If there is high pressure on the toilets meaning that there are many women needing to go, it is common practice and good manners to get ready and unbuttoned before it is your turn, in order to minimize the time it takes for each person. However, should you really be in a hurry (or just fed up with waiting) one option is to try the men’s toilet – although this of course means that you in general would have to accept a less pleasant odour. If there is an outdoors opportunity it is probably the best choice. Other options are of course available – a sink can apparently quite reasonably be identified as an emergency pee-recipient… ?
The problem of passing …
In the public toilet world, women and men are signalled, and also probably understood, as two very distinct c a tegories. And the level of social control of gender/sex in toilets is quite strong… especially in women’s toilets ? Suspiciousness and even resentment is easily encountered if one does not perform/seem enough like a ‘woman’ in a women’s toilet for example. Going to a public toilet can therefore be seen as an issue of passing - or not. One can ‘pass’ in a women’s toilet if one performs ‘woman’ enough, and similarly in a men’s toilet if one performs ‘man’ well enough. The problem of passing and the resentment sometimes met when breaking the rules because of being in a hurry is obvious enough. But even people with no intention to break the ‘female/male toilet rules’ can find themselves in trouble – that is if they don’t perform good enough ‘woman’, but give raise to doubt among the other toilet users about their gender !
Refining the techniques and new ergonomic solutions
In some public toilets one does not feel like sitting down because the toilets are just too pee-pee dirty …and so one chooses not to, but instead assumes the squatting position. The potential problem of choosing to half-stand-up-half-sit-down is of course that pee risk to ‘sprutch’ on the toilet seat itself, contributing even further to the pee-pee dirtiness on the seat. A vicious circle…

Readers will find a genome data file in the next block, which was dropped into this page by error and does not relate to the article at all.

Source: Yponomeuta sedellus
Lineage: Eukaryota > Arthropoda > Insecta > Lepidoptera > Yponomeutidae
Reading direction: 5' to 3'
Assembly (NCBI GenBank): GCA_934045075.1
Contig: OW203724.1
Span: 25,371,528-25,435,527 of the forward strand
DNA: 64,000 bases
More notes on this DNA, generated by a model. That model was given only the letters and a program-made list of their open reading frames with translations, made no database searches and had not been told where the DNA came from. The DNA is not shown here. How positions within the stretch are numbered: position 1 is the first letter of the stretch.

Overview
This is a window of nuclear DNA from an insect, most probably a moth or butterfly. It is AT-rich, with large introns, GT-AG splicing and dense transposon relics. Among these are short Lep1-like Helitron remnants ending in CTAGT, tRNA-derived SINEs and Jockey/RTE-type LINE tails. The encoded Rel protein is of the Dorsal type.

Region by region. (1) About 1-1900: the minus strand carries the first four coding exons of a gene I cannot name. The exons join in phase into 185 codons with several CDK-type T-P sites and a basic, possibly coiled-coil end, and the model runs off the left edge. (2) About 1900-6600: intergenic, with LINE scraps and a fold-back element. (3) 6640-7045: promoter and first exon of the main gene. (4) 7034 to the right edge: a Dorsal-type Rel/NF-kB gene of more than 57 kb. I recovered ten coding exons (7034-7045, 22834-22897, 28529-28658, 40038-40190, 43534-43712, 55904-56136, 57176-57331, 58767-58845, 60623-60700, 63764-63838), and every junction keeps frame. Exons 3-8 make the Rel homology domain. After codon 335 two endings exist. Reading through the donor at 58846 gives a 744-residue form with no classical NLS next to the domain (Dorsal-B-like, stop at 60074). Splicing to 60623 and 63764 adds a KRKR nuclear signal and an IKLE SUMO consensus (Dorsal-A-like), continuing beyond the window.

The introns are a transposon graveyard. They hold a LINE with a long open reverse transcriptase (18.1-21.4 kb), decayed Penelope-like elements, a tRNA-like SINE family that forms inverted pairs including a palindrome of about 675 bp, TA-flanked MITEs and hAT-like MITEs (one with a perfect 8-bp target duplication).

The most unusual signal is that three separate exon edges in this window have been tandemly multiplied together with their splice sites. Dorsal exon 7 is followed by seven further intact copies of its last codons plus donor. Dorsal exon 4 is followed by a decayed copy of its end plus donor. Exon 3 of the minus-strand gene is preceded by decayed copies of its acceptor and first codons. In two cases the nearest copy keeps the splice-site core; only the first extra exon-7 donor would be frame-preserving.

The further down one bends, the more the risk of the ‘sprutch problem’ is minimised. Ho wev e r, this optimal position for not-sitting-butalmost can be quite strenuous for the legs, and the temptation to resume a more upright position is great. Toilet cleaners are of course very aware of this dilemma and have finally had an impact on the toilet manufacturing industry – which responded and gave us Lady P !
Peeing like a Lady
Lady P is a new ergonomic to ilet specifically designed for women. It is higher than a normal toilet, thinner, and slanted - so that even if you only squat slightly (ski position) you will pee in the cuvet and the sprutch problem is eliminated . It is friendly to the legs, easy to clean, and almost beautiful ! Un fort unately Lady P has so far only been introduced in a few places. In IKEA they used to have them, but these were myste r i o u s ly replaced by a toilet with two toilets inside – one for ‘ mother’ and one for ‘child’ (=smaller version toilet ! ) . So that there will be no hesitation about whose responsibility it is to bring the kids to the toilet ? People apparently tend to be conservative about their toilet habits, and the marketing of the Lady P splendour seems to be difficult. So in order to make sure not to miss out on peeing like a lady - quickly find your way to Brussels Zaven tem airport where they have installed a few of them – welcome to terminal A and the arrivals hall – and experience a new era of women’s public toilet use !
Do you have any good toilet stories, reflections on toilet use - or abuse ? Share them with us ! Write to firstname.lastname@example.org ….